Most of the UV-treated cells aggregate into clumps of dozens of cells or more. Some 30% of them are found in such clumps within an hour, with the proportion increasing with time to more than 90%. This is a temporary condition, as the cells disaggregate 8 to 10 hours post treatment (but this may be long enough to carry out cell-to-cell dalliances). Most of these cells appear to be alive, as determined by staining with LiveDead that indicates that at least their cell membrane is intact. UV is not the only way to induce this aggregation. Bleomycin, a DNA strand-breaking agent, also has this effect at non-lethal concentrations, as do other nasty drugs that induce double-strand breaks in DNA.

Cell aggregates, it turns out, are species-specific. The authors tagged three different sulfolobi with fluorescent probes, which allowed them to see under the microscope who aggregates with whom. Sure enough, only cells from one species were seen in each aggregate. Now the authors were ready to look for genetic exchanges. Their mating pairs consisted of a double mutant (in b-galactosidase and in an enzyme needed for uracil utilization) and the wild type, which was the one they UV irradiated. Successful mating meant that the recipient cells (the double mutants) made blue colonies (thanks to the color generated by the action of b-galactosidase on a special substrate) and were resistant to a drug not utilized by cells that can't make uracil (5-FOA or 5- fluoroorotic acid). After UV-irradiation of the wild-type donor, recombinants were found at a rate one thousand times greater than the spontaneous rate. Irradiating the recipients had no effect. Note that the genes transferred are chromosomal, unlike what is seen in bacterial conjugation, where most of the genes transferred reside on plasmids. Oddly, having pili makes the cells more resistant to UV killing, perhaps because they can recombine or, as the authors mention, via some other as yet unknown mechanism.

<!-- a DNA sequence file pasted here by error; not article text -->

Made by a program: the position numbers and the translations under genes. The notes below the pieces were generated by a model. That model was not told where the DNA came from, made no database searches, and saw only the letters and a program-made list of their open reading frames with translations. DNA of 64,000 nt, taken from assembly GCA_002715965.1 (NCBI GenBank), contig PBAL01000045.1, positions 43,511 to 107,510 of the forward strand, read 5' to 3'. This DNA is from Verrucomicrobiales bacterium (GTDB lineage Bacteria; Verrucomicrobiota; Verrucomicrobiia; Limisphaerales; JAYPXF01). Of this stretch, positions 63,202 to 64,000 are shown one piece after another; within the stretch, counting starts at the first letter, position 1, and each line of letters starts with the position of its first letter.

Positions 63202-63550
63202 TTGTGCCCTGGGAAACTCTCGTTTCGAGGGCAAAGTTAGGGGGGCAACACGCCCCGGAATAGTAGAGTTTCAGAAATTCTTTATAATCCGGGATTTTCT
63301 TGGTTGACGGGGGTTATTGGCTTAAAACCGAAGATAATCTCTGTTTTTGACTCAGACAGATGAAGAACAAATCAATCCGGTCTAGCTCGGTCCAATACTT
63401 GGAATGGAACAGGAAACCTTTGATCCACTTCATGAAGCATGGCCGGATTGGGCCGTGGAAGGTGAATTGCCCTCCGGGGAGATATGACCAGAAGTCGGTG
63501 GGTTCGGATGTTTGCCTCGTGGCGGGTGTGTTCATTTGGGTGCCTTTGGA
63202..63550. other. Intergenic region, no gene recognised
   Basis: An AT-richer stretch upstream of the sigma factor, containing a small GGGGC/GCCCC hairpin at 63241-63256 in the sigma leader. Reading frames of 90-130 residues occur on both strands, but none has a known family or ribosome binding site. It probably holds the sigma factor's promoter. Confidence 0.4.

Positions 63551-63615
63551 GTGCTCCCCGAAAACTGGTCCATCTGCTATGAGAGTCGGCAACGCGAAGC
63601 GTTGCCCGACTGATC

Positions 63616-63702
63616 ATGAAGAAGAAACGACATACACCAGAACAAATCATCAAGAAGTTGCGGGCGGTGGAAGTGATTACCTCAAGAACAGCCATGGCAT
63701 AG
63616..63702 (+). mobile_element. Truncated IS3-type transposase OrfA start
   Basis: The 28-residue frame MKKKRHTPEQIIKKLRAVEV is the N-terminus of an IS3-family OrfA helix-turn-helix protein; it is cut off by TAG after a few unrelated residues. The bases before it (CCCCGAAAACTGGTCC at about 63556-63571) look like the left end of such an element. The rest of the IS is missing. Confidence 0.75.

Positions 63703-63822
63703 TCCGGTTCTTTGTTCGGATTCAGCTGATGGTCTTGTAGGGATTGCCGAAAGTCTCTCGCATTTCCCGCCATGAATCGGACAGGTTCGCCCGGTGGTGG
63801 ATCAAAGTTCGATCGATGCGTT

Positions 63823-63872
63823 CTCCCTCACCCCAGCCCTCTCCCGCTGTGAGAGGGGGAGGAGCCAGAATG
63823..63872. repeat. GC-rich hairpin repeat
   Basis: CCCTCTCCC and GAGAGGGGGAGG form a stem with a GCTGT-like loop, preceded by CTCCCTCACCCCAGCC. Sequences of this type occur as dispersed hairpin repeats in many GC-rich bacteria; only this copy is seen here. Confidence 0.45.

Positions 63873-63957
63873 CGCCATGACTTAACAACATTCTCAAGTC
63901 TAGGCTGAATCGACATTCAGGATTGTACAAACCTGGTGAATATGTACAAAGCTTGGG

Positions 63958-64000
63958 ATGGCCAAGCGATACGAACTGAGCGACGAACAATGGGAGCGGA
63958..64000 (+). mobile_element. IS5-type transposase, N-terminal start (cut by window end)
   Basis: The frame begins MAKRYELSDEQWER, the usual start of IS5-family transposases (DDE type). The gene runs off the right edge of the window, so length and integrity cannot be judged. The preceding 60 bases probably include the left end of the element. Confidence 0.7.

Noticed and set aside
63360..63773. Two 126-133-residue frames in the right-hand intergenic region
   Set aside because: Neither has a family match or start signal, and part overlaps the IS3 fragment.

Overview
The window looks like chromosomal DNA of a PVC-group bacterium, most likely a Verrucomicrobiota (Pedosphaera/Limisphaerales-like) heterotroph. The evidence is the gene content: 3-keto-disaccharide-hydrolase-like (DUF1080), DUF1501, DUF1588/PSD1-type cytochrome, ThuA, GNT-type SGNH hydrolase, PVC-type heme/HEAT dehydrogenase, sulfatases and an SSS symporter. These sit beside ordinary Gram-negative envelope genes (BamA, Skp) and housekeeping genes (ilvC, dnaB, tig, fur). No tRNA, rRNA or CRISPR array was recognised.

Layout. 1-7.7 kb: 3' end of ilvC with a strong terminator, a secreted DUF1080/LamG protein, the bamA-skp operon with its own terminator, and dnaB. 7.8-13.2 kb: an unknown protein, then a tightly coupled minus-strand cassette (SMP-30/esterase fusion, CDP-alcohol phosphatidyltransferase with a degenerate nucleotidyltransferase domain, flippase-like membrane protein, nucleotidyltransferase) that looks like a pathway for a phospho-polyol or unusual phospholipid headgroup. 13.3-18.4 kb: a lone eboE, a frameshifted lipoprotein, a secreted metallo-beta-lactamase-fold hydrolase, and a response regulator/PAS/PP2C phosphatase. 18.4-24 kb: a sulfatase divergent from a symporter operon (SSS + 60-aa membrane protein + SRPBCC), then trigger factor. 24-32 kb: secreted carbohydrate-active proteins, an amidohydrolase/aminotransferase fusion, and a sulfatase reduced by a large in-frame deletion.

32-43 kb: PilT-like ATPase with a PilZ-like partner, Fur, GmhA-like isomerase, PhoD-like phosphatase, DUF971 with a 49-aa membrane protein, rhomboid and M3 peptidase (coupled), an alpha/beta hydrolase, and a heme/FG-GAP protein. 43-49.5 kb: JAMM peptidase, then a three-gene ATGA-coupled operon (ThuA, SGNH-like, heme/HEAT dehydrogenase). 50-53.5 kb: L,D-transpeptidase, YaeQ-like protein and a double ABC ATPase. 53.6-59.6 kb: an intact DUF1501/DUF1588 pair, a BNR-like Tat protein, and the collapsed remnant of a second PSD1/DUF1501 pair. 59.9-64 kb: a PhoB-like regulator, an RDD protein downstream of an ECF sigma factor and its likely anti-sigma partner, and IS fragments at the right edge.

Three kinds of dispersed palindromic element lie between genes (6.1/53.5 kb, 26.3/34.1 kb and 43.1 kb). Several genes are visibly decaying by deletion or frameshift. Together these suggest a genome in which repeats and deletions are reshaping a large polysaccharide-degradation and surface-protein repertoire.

The pathway and proteins of HR in the archaea. The initial resectioning step is catalysed by the Rad50–Mre11–HerA–NurA complex, producing a 3′-end that is used for the strand invasion step, involving the RadA, RadA paralogues and SSBs. This results in the formation of an HJ that can branch migrate, possibly catalysed by the Hel308 helicase. Hel308 interacts with the junction-resolving enzyme Hjc, which can also form a functional complex with the sliding clamp PCNA. Finally, DNA ligase can seal the resultant nicked duplexes. Source.

So, in a harsh and dangerous world, sex comes to the rescue. Mueller’s ratchet anyone? I was going to let this rest here, but, on second thought, I can't assume that all readers are versed in what this means. Mueller proposed that deleterious mutations accumulate in the genomes of asexual organisms, the implication being that once lost, a gene cannot be readily be reacquired unless… The “unless,” according to Mueller, is the evolution of sex, which allows for rescue of damaged genes via recombination. And that goes for lateral gene transfer as well, which, after all, is like a bit of sex.

Ajon M, Fröls S, van Wolferen M, Stoecker K, Teichmann D, Driessen AJ, Grogan DW, Albers SV, & Schleper C (2011). UV-inducible DNA exchange in hyperthermophilic archaea mediated by type IV pili. Molecular Microbiology, 82 (4), 807-17 PMID: 21999488